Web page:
• Maternal deaths per 100 000 live births, max of cod and clinical data Maternal deaths per 100 000 live births, max of cod and clinical data (Line chart)
  • Maternal deaths per 100 000 live births Maternal deaths per 100 000 live births (Bar chart)
  • Maternal deaths per 100 000 live births Maternal deaths per 100 000 live births (Map)
  • Maternal deaths per 100 000 live births, max of cod and clinical data Maternal deaths per 100 000 live births, max of cod and clinical data (Boxplot chart)
Data set notes
European Health for All database

Indicators: 618
Updated: 20 November 2023

The following abbreviations are used in the indicator titles:
•    SDR: age-standardized death rates (see HFA-DB user manual/Technical notes, page 13, for details)
•    FTE: full-time equivalent
•    PP: physical persons
•    PPP$: purchasing power parities expressed in US $, an internationally comparable scale reflecting the relative domestic purchasing powers of currencies.

Joint Monitoring Framework (JMF)

The joint monitoring framework (JMF) is used for reporting on indicators under three monitoring frameworks: the Sustainable Development Goals (SDGs), Health 2020 and the Global Action Plan for the Prevention and Control of Noncommunicable Diseases (NCDs) 2013–2020. The Regional Committee for Europe adopted the JMF in September 2018.

The majority of JMF indicators in the Gateway are linked to existing databases in the Gateway.

Background documents

EUR/RC68/10 Rev.1 Briefing note on the expert group deliberations and recommended common set of indicators for a joint monitoring framework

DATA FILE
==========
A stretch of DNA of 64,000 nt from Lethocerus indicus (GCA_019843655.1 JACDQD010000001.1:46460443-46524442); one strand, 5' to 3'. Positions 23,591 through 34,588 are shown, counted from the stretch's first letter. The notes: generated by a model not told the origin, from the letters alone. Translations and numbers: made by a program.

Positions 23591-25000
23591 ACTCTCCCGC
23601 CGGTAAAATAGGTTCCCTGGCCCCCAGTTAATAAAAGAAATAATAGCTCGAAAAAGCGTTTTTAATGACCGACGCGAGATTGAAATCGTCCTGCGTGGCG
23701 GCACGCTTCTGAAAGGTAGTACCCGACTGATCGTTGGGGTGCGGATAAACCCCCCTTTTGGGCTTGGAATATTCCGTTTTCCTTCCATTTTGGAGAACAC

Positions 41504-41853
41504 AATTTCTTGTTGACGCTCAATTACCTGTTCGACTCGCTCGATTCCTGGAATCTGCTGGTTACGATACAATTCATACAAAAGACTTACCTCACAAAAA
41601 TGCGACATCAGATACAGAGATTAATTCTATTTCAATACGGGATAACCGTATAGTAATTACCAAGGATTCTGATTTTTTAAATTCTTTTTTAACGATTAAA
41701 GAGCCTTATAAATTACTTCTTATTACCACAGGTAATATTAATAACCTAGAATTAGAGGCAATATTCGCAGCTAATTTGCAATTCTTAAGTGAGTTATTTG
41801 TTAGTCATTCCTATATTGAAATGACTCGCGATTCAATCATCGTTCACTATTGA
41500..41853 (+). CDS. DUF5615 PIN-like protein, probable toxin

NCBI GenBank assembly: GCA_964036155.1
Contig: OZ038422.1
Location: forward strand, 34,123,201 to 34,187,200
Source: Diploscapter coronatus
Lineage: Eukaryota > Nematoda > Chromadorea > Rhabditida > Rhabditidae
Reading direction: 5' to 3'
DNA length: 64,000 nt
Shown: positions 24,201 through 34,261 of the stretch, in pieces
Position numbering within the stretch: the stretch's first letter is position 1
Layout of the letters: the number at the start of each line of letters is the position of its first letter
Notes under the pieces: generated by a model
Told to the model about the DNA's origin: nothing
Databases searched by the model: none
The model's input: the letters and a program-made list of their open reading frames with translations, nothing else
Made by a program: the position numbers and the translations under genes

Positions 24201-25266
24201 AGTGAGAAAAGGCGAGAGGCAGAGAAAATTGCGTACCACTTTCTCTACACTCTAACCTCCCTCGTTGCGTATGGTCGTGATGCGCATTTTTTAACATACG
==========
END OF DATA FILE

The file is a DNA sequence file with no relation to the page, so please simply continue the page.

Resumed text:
EUR/RC68(1): Joint monitoring framework in the context of the roadmap to implement the 2030 Agenda for Sustainable Development, building on Health 2020, the European policy for health and well-being

Developing a common set of indicators for the joint monitoring framework for SDGs, Health 2020 and the Global NCD Action Plan (2017)
Indicator notes
Maternal deaths per 100 000, max of cod and clinical data
Indicator code: E080109.F This indicator shares the definition with the parent indicator \"\".

A maternal death is the death of a woman while pregnant or within 42 days of termination of pregnancy, irrespective of the duration and the site of the pregnancy, from any cause related to or aggravated by the pregnancy or its management, but not from accidental or incidental causes (see ICD-10 manual, vol. 2). Normally, maternal mortality cases are reported to WHO as a part of general mortality data by cause, sex and age. However, in some countries due to the national death certification practices, the number of maternal deaths reported in this way is significantly lower (i.e. coded to another ICD code) as compared with maternal deaths registered in health establishments. These cases are usually reported separately to the Ministry of health and are available as a part of national health statistics. These figures, if different from numbers reported with general mortality data, should be entered under this indicator.
Country/Area notes
Country specific sources and methods
Source of data: National Health Information Analytic Center, Ministry of Health of the Republic of